It’s Wednesday afternoon. It’s sunny and a time for sitting, reflecting, rebooting and rebuilding.
I finished the little knitted cowl this week, just in time for the freezing morning weather to have passed. I made it for a number of reasons:-
1, my face is freezing in the wind when I bike at 6:30am to the gym in all weathers (it was), it has warmed up this week.
2, to see if I could plan a knitted piece that fits my around my chin and face comfortably
3, to incorporate 8 different Fair Isle patterns in one round, using 4 repeated blocks of colour with 4 colours in each block – equalling 16 colours with a couple of extra colours for the softer rounds in between the fair Isle OXO patterns.
4, i was using this piece as a sampler for both colour and to see if I liked the outcome of the pattern to see if I would use it in a vest – to look like a persian carpet.
I have already written a blog on how I started this project, which is here, so I will finish off with how it was knitted, what I found out along the way and the outcome.
I cast on 200 stitches and worked a corrugated rib in Peony and Maroon. Then knitted 3 plain rounds, then 5 rounds of the little blocks pattern edged in 2 rounds of a stone colour, then 3 more rounds of colour before starting the Fair Isle motifs. The first rounds were simple – even though the division of the amount of the 200 stitches by the amount of stitches to each repeat didn’t always work, therefore, needed adjusting.
The first 18 rounds utilised the same colours for each round and just flew on the circular needle but when I got to the Fair Isle patterns, the first round was knit easily and as I am using 8 different blocks of colour, I joined the blocks by twisting the colours together at the joins, in an intarsia fashion. But, the second round had to be knitted in purl because the yarn tails were at the end of the knitted blocks, and not left at the beginning (this turnaround to purl going back is ok for me as before knitting everything in the round, I knitted in the flat for many years but it is not the Shetland way.)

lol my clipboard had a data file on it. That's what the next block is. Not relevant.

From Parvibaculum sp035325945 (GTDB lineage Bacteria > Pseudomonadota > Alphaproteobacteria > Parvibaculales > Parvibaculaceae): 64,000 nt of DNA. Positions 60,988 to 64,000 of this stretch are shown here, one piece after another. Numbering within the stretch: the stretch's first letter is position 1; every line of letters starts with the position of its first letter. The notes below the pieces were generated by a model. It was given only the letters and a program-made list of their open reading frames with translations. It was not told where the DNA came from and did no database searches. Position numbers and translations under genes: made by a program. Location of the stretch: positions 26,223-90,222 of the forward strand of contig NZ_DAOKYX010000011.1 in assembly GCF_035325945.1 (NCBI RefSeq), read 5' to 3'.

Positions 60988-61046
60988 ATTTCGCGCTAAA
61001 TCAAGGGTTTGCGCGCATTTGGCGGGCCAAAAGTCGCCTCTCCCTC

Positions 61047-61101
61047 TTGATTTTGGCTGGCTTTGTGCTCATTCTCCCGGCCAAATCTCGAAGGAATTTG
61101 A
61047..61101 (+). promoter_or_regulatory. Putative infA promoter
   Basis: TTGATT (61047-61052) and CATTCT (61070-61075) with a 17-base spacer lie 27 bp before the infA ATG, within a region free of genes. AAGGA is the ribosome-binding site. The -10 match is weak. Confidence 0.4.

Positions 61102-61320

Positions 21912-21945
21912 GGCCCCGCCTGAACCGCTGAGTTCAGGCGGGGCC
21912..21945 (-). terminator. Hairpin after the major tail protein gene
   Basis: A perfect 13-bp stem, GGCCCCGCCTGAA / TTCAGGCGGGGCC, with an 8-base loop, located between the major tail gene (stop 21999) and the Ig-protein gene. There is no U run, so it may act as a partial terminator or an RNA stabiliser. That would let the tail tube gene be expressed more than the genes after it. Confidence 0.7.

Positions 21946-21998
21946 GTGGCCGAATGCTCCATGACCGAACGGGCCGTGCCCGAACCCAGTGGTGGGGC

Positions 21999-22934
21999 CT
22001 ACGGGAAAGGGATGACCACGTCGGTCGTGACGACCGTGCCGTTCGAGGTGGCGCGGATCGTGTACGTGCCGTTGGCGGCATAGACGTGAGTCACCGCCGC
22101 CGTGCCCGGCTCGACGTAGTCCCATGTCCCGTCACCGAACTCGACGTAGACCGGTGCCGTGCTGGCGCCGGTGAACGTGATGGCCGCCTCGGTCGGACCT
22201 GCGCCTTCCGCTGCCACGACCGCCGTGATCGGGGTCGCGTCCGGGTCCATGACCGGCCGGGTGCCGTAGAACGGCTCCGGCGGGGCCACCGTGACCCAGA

To also join each Fair Isle block at the change of a new set of colours on the return, I twisted the yarns of each block going back on the purl round with the yarns in the previous block, in an intarsia fashion for each of the blocks to successfully join them together.
I suppose this is a bit of a bodge job. If I had knitted it in the flat, it might have been neater at the join and easier to knit. But I learned this as I went along.
Finally, it was finished, after a few nights in front of the tele, making sure my yarns were ready if any changes of colours were needed as it isn’t possible to get the correct colours at night time.
The motifs were chosen from the below book and I carefully calculated them many times with many alternative X sections to fit within the stitch count.
I don’t normally choose motifs in this unemotional way. I design in a more connected, authentic way, either from a museum piece or photograph, concept or vintage piece but I was just making a sampler so it is ok to pick and choose patterns. I played around with the X part of the Fair Isle patterns a lot and the amount of stitches in each block.
So, I started with 200 stitches, decreased to 198 for the little blocks pattern then decreased again to 192 for the Fair Isle rounds – this is because I was trialling the Fair Isle patterns on paper and starting the project at the same time. A start of 200 stitches, makes the rib wider than the 192 for the pattern by 8. It makes the rib roll.
If you want a go at this, start the rib at 192 stitches. Work 2 x 2 corrugated rib – the 6 stitches of the block pattern also work with 192 stitches, as does 8 blocs of 24 stitches for the Fair Isle patterns.
In the end, I enjoyed knitting it but don’t really like the outcome of the trial of different colours. I thought that it would be interesting for a vest but I don’t like it. Some colours work for me, – the pinks, the brown and ochre and the blues. But not all in those colours either.
I am still sitting here, in this city, on my tiny patch of ground looking out to a wall situated over the road, when once I looked out from a croft house towards the sea. In Shetland, I often used to let my mind wander southwards, down roads, over walls, into the gentle gardens of flowers growing by trees. But today, my entire thoughts are drifting up North to the islands of Shetland, particularly to the Island of Bressay and to the Gilbert Bain in Lerwick.
I am thinking of a wonderful woman with blue eyes who is kind and thoughtful and creative and who made me feel welcome. I am sending her all the love from this city world.
If I were to make a pattern for a vest, using this sampler, it would be called Fiona.